At the Geneva Peace Conference in 1973, Abba Eban quipped that the Arabs never miss an opportunity to miss an opportunity. Will Israel now miss an opportunity to miss an opportunity?
The WSJ (Wall Street Journal, Tuesday May 16, 2017) featured a column about changes in the Arab world. You may recall that Dennis Ross, when he spoke here in St. Louis last fall, briefly noted internal changes in Saudi Arabia and the Gulf States’ (Sunni) change in attitudes toward Israel, particularly due to the Iranian (Shi’ite) threat. The article reported about clandestine visits and the sharing of military intelligence.
In addition, the article stated that the Arab offer may include “establishing telecommunication links, allowing overflight rights to Israeli aircraft, and lifting restrictions on some trade.” The Arab states would want in return a peace overture to the Palestinians, including “stopping construction of certain settlements in certain areas of the West bank and allowing for freer trade into the Gaza Strip.”
Amidst this comes President Trump’s visit to Saudi Arabia and Israel this week and the possible US recognition of Jerusalem as Israel’s capital. Eugene Kontorovitch, whom I have cited in other articles, urges President Trump to do it. The Russians just did last week, albeit West Jerusalem. Kontorovitch rejects the idea that terrorism against American targets would increase and that US diplomacy would be undermined with a vague statement that there have been “massive changes in the region since 1995.”
Similarly, a WSJ editorial urges President Trump not to break his promise to recognize Jerusalem as Israel’s capital. They contend that it would “break the peace-process gridlock” and would show Palestinians that “the wheels of history are not moving in their favor.” These, in my opinion, are ill-conceived points of view. Competing with the Russians is no reason to push a foolish policy, and the Palestinians are not likely to move as the WSJ hopes. These analyses are incredibly shallow and weak.
The Arab street has a history of violent, emotional responses to what they regard as provocations, whether or not they are true. Riots at the Temple Mount over a mere visit by Ariel Sharon, and intifadas, even when organized by Palestinian leadership, are recent examples.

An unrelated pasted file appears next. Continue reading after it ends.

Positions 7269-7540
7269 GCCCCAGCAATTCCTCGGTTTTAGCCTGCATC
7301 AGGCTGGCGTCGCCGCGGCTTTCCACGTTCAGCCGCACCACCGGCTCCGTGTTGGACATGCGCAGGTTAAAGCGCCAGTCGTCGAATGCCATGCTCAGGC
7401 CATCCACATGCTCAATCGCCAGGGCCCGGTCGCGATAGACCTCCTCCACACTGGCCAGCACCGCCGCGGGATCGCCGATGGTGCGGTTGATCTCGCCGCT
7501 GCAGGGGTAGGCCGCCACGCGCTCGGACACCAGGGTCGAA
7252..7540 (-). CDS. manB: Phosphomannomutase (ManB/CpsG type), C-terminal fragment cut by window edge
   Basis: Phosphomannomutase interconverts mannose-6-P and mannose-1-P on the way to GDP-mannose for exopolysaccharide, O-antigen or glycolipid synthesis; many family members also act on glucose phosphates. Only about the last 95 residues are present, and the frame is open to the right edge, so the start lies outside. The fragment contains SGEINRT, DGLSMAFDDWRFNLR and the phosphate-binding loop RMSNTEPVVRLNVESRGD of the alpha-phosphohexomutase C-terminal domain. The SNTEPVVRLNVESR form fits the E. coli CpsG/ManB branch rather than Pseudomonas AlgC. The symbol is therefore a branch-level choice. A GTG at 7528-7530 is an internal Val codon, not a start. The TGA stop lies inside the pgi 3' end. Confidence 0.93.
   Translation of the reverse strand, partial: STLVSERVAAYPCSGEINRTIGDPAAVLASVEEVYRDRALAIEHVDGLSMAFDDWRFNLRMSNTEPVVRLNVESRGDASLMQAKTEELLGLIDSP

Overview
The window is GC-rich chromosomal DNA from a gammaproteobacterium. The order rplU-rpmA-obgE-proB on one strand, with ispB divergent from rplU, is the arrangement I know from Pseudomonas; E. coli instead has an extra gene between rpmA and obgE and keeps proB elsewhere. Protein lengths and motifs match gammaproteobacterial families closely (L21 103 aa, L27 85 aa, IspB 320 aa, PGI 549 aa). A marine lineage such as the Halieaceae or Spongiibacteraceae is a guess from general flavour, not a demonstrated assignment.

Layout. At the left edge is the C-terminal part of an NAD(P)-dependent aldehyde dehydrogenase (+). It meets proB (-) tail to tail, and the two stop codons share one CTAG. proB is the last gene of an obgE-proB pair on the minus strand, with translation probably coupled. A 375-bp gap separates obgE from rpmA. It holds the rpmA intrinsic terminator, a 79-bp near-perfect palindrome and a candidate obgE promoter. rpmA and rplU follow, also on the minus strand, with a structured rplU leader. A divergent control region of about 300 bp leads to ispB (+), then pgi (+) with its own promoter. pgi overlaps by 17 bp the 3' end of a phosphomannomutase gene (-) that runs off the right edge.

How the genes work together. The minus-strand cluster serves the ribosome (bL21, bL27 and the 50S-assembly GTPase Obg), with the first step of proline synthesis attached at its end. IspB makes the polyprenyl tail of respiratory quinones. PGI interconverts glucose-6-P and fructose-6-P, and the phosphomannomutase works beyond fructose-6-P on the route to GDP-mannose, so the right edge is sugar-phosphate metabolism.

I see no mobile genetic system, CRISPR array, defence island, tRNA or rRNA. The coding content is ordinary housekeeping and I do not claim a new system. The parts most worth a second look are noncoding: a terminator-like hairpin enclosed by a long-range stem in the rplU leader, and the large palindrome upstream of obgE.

Emotionally, recognition of Jerusalem as Israel’s capital would be deeply satisfying. The Jewish heart, and all Zionists, Christian and Jewish, would celebrate. But it would accomplish little. The Arab street would be aroused and cooperation with Arabs would be much more difficult. It would more likely undermine the current situation, unite divided Arabs, and focus attention away from Syria, Isis, and Iran. Lives, on all sides, will be lost, needlessly.
That does not mean that recognition of Jerusalem as Israel’s capital is not important. Its time will eventually come. Diplomatically, it should be used in response to Arab-Palestinian gambits for international solutions as a substitute for direct negotiations for a genuine peace. That President Trump appears to be willing to do it is itself a useful tool. Indeed, we’d be far closer to peace if the Europeans had stood up to Arab-Palestinian propaganda and pressured them to directly negotiate a genuine peace with Israel rather than funding terrorism (indirectly) and supporting one-sided claims.
At a time when Sunni Arab leaders are moving to Israel diplomatically, and are offering steps toward normalization and engaging in strategic cooperation, Israeli leaders should not undermine their efforts by failing to constructively engage or by pushing for recognition of Jerusalem as its capital. In fact, they should urge President Trump to wait. It’s an opportunity not to be missed.